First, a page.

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The Black Horror Renaissance

Tananarive Due '87 and Robin Means Coleman explain how the subgenre has burst into the mainstream. By Diana Babineau

A movie poster for Horror Noire: Six Stories of Black Horror

Tananarive Due remembers watching black-and-white monster movies with her mother while growing up in Miami in the 1970s. 

“I just loved it,” says Due ’87, an award-winning fiction writer. “As a young kid, I just saw it as a fun, roller coaster ride thing. 

You haven’t lost anything or suffered anything when you’re a child, so it doesn’t have the same impact. But years later, I came to realize that my mother’s fascination with horror movies was in reaction to trauma. And that would be the racial trauma of having grown up during Jim Crow and, more explicitly, her civil rights activism in the 1960s, when she had a police officer throw a tear gas canister in her face. She carried a lot of scars. 

“There are a lot of Black horror fans who have been able to use the fantasy of horror and its imaginary monsters to process real-life trauma, including real-life racial trauma.”

Due is part of the creative team behind Horror Noire: Six Stories of Black Horror, a new film anthology that comprises a mix of original and adapted horror stories by Black creators, all centering Black characters. The anthology — which includes Daddy, Bride Before You, Brand of Evil, The Lake, Sundown and Fugue State — is available for streaming on Shudder on Oct. 28.

A headshot of Tananarive Due wearing a black blouse

Harper Collins just rereleased Tananarive Due’s first novel, The Between, first published in 1995. The rereleased version received a review from The New York Times in October. Photo credit: Melissa Hibbert

Due, who co-wrote the screenplays for The Lake (based on her short story by the same name) and Fugue State with her husband, Steven Barnes, sees the film’s premiere as part of a renaissance of Black horror — a subgenre of films created by and for Black people.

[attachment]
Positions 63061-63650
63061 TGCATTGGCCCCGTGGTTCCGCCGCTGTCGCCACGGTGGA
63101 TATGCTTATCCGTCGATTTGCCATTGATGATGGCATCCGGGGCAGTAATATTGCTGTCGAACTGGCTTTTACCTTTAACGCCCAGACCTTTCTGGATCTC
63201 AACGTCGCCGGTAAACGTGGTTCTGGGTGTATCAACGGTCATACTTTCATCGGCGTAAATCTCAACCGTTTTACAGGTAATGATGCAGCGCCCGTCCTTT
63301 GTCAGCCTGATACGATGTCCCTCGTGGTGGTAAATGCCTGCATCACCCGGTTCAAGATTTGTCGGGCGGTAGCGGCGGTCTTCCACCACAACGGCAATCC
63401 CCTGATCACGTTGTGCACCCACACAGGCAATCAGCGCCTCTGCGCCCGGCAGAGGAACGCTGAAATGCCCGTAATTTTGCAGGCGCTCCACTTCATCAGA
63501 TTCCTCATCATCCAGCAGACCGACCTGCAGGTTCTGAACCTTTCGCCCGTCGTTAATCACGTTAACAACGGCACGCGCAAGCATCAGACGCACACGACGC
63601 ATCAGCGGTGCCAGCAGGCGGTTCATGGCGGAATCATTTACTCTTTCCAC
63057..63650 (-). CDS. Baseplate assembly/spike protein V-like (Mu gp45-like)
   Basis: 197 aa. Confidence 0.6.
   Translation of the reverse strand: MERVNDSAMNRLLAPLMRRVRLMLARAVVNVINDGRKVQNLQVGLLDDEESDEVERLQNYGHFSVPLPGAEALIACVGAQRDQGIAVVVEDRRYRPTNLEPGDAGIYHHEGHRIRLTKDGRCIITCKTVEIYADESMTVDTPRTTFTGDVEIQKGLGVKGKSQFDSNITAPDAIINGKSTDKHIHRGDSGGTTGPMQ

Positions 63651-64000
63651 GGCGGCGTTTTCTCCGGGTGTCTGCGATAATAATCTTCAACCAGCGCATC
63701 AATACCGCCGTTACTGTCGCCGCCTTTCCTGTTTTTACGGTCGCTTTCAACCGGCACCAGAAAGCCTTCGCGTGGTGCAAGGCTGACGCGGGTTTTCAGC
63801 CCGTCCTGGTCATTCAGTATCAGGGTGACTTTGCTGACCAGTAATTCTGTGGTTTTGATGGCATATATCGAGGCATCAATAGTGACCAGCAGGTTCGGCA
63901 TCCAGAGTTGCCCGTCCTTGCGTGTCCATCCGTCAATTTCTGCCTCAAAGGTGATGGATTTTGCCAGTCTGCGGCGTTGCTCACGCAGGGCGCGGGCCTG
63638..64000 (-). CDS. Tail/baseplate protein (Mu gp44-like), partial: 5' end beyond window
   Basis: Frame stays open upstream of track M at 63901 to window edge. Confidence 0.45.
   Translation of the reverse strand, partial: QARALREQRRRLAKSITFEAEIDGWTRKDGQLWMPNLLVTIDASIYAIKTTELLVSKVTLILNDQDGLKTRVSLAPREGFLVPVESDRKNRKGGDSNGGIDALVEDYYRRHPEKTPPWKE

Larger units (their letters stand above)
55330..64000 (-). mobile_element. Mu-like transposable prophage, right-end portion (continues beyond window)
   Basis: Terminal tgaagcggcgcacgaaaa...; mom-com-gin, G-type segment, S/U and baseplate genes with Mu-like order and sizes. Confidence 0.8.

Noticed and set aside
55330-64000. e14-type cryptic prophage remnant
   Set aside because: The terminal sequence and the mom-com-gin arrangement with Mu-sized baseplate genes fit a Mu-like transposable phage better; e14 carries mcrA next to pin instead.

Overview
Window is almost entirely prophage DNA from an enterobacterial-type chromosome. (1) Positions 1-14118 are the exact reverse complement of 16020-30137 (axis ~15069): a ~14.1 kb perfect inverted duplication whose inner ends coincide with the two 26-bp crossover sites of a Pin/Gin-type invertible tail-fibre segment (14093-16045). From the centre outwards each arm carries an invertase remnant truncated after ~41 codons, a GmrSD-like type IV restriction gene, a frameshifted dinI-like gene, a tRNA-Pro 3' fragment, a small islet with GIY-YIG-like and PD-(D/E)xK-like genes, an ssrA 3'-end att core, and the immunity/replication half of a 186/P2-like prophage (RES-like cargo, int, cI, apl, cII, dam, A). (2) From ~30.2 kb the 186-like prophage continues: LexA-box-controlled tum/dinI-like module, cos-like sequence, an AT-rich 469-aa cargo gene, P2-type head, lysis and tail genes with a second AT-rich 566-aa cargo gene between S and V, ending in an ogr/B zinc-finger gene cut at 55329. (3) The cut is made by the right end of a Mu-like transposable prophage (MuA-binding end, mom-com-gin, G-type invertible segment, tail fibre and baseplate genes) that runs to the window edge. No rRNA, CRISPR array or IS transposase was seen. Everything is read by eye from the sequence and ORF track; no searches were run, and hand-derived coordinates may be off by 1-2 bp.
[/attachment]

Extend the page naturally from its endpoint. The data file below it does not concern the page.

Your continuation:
“The anthology is a fantastic introduction for people who don’t know what Black horror is or who have preconceived notions about it,” says Due, who teaches Black horror and Afrofuturism at the University of California, Los Angeles. “I think they’ll be pleasantly surprised.”

Due was an executive producer of the 2019 documentary Horror Noire: A History of Black Horror, which provided both seasoned horror fans and newbies alike an untold history of Black Americans’ relationship with the genre. Based on the research of Robin Means Coleman, the Ida B. Wells and Ferdinand Barnett Professor in Communication Studies at Northwestern, the documentary traces the history of how Blackness has been portrayed in horror films over the course of a century, and explains how Hollywood has catered primarily to white audiences by excluding Black actors from horror films or casting them as stereotyped background characters. Those films portrayed Black people as monsters to be feared and exploited Black characters as tropes in service to white characters. Coleman, who is also Northwestern’s chief diversity officer, published a groundbreaking book on the topic in 2011.

“There are a lot of Black horror fans who have been able to use the fantasy of horror and its imaginary monsters to process real-life trauma, including real-life racial trauma.” — Tananarive Due

But, importantly, the documentary also points to the evolution and rise of Black horror as a genre that subverts the racist tropes and misrepresentations of Black people in horror films of the past. The new Horror Noire anthology, a follow-up to the documentary, is part of this canon of work that reshapes how Black people are represented on screen.